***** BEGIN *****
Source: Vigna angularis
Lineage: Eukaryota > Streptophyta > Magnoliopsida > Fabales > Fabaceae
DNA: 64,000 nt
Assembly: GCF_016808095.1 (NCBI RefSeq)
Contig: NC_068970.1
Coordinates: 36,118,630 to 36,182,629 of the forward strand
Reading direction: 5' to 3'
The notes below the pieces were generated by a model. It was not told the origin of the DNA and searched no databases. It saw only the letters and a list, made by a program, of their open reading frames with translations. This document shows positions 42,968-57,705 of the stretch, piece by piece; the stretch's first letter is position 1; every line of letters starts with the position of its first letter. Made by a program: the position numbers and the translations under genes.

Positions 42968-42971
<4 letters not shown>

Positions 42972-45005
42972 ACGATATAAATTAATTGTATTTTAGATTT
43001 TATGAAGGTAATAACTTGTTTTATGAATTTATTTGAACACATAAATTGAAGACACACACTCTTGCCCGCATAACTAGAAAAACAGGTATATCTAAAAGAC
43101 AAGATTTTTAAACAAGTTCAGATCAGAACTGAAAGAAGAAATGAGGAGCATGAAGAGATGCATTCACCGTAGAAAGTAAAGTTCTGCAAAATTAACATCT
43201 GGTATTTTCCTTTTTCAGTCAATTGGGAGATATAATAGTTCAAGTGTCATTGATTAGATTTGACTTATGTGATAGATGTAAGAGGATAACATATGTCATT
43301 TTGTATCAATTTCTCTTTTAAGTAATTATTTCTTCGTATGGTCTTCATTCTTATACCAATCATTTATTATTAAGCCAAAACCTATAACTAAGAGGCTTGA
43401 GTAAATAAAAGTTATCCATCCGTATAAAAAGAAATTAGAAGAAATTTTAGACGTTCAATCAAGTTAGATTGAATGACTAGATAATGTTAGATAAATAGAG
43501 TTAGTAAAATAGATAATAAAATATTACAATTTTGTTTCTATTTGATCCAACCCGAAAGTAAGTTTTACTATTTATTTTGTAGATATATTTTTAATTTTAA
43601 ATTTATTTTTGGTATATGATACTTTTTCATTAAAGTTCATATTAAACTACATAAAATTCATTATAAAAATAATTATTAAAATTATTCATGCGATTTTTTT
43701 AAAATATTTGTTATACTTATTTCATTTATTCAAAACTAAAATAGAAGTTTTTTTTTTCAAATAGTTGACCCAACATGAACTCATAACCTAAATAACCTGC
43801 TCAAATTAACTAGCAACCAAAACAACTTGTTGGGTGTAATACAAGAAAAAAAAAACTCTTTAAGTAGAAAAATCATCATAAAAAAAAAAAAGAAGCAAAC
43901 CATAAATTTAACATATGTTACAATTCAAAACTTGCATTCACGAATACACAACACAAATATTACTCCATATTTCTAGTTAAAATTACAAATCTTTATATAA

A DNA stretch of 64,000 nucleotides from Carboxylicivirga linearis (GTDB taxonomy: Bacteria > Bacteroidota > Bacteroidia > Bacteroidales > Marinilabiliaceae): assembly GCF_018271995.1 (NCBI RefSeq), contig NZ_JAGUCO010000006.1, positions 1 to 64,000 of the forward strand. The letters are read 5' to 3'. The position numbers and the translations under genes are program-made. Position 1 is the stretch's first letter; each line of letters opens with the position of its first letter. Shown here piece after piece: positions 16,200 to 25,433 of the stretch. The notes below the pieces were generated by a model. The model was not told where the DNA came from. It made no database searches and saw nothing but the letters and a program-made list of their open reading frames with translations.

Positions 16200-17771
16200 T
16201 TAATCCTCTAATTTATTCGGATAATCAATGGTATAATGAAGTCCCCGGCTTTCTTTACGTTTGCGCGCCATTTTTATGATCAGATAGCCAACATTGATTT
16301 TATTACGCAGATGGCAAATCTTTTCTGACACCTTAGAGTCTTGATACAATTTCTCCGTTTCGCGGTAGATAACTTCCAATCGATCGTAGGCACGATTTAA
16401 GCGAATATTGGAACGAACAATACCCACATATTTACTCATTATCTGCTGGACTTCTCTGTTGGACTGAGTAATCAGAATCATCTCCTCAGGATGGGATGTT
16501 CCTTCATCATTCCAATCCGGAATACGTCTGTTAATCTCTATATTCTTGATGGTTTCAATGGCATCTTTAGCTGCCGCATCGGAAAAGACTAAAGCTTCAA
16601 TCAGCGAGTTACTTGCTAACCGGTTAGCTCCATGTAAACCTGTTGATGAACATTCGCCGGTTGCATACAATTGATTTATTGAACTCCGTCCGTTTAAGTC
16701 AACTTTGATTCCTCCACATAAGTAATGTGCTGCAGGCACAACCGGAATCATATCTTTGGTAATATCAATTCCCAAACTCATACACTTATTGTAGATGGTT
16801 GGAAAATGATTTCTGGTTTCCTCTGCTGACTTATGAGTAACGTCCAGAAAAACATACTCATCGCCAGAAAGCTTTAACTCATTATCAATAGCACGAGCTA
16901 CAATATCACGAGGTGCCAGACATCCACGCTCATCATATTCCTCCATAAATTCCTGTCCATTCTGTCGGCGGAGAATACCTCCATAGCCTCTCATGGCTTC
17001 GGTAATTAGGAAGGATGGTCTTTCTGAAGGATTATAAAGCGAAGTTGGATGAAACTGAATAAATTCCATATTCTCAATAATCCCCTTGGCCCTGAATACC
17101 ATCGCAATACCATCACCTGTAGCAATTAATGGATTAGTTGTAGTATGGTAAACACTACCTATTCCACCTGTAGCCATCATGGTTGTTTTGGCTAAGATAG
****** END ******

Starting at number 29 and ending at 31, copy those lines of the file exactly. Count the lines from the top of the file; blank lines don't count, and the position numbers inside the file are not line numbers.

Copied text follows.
16501 CCTTCATCATTCCAATCCGGAATACGTCTGTTAATCTCTATATTCTTGATGGTTTCAATGGCATCTTTAGCTGCCGCATCGGAAAAGACTAAAGCTTCAA
16601 TCAGCGAGTTACTTGCTAACCGGTTAGCTCCATGTAAACCTGTTGATGAACATTCGCCGGTTGCATACAATTGATTTATTGAACTCCGTCCGTTTAAGTC
16701 AACTTTGATTCCTCCACATAAGTAATGTGCTGCAGGCACAACCGGAATCATATCTTTGGTAATATCAATTCCCAAACTCATACACTTATTGTAGATGGTT